Authors: George M. Ghobrial, MD
James S. Harrop, MD, FACS
Monomelic amyotrophy, also known as Hirayama disease, is a lower motor neuron disease diagnosed overwhelmingly in adolescent males (>10:1 M:F, aged 15-25 years).1 The first cases were reported in 1959 in the Japanese population, and more recently, pediatric cases of Hirayama Disease have been found in North America.2
Afflicted patients typically have complaints of unilateral weakness in a single extremity of insidious onset occurring with equal frequency in the upper and lower extremities, often without pain or sensory changes. Upon clinical examination, marked weakness is isolated to one or two myotomes with gross unilateral muscle atrophy in the absence of any signs of upper motor neuron disease. In brachial monomelic motor atrophy (BMMA), asymmetric cervical MRI atrophy is evident in conjunction with symptoms in greater than 90% of cases, leading to a spine specialist referral.1 EMG often shows evidence of asymmetric abnormalities typical of a radiculopathy. Diagnostic criteria by Hirayama involved dynamic MRI evidence of worsening anterior spinal cord compression on neck flexion.3 It is believed that this compression results in unilateral ischemia to the anterior horn. Furthermore, this atrophy is rarely associated with osteophyte compression of the anterior spinal cord or with disc bulges.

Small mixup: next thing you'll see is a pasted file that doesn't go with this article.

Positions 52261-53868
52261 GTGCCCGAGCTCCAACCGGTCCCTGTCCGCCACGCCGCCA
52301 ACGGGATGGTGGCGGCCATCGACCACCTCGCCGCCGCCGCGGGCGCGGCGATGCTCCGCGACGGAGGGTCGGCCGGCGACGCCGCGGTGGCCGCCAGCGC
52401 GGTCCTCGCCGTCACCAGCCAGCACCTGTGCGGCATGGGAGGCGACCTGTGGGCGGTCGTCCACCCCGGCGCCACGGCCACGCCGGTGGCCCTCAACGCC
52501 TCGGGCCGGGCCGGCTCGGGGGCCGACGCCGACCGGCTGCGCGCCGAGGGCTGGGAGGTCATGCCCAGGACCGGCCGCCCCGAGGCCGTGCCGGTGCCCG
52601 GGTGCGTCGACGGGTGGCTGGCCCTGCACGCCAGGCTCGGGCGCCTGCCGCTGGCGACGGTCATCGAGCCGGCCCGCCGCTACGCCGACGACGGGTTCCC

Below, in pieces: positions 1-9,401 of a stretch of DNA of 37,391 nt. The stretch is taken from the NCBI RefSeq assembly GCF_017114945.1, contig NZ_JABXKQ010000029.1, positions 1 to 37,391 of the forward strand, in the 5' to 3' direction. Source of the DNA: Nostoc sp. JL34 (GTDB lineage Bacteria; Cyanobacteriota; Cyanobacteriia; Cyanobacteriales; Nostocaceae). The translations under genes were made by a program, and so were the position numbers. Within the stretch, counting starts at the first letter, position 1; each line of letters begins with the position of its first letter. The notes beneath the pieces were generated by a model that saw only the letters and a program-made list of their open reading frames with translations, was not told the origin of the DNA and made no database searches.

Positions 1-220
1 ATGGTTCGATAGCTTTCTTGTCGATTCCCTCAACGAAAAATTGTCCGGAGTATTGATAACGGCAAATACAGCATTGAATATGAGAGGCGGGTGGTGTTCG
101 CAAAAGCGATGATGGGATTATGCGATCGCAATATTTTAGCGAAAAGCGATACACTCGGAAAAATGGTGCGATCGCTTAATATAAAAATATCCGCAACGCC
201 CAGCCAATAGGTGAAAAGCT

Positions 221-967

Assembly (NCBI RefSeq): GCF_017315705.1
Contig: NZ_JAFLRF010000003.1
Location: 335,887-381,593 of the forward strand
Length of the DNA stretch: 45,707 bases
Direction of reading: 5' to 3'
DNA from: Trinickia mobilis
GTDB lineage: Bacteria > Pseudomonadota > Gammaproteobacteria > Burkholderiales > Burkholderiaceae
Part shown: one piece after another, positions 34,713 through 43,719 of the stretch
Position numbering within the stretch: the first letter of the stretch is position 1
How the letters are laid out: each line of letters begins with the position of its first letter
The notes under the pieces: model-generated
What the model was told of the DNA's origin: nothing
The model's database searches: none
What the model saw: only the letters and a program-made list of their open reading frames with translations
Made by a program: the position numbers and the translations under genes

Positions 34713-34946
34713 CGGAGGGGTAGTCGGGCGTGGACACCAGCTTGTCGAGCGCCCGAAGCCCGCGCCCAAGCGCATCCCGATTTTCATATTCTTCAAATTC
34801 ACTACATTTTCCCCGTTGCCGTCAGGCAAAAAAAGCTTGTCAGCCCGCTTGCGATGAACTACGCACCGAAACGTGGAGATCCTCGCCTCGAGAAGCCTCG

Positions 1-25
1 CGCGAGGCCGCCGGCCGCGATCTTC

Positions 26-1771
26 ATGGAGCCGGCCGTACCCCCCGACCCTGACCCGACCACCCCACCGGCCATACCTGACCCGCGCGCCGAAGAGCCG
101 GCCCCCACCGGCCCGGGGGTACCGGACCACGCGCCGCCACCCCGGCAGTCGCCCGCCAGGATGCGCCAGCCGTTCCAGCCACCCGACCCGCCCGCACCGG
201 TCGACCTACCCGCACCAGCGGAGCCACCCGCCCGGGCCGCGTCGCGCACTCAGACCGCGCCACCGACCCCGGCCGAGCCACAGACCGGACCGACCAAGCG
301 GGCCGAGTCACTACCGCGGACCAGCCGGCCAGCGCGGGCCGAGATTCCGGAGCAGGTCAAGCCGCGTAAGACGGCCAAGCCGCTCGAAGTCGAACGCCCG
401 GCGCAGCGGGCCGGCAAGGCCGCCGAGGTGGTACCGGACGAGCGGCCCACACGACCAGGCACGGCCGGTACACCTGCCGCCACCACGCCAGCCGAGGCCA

Fortunately for this young population, the typical duration of symptoms is five years, and most commonly follows a benign, self-limiting course,1 allowing most patients to return to work or full daily activities. A cervical collar has been shown to alleviate symptoms and is the mainstay of nonsurgical management, however, many patients complain of some degree of persistent weakness as it is felt that the disease mechanism that results in a loss of lower motor neurons is not directly addressed. Proponents of a surgical option cite the associated improvement in EMG findings and unparalleled motor recovery not documented with nonsurgical management. However, given the benign course and spontaneous recovery associated with this disease and the rarity of this patient population, difficulties arise in designing a study that effectively illustrates the benefits of cervical decompression with superior clinical improvement compared directly to nonsurgical management. The risks of cervical fusion in a young patient, such as symptomatic adjacent segment disease, have to be weighed with the severity of motor symptoms prior to pursuing surgical options.
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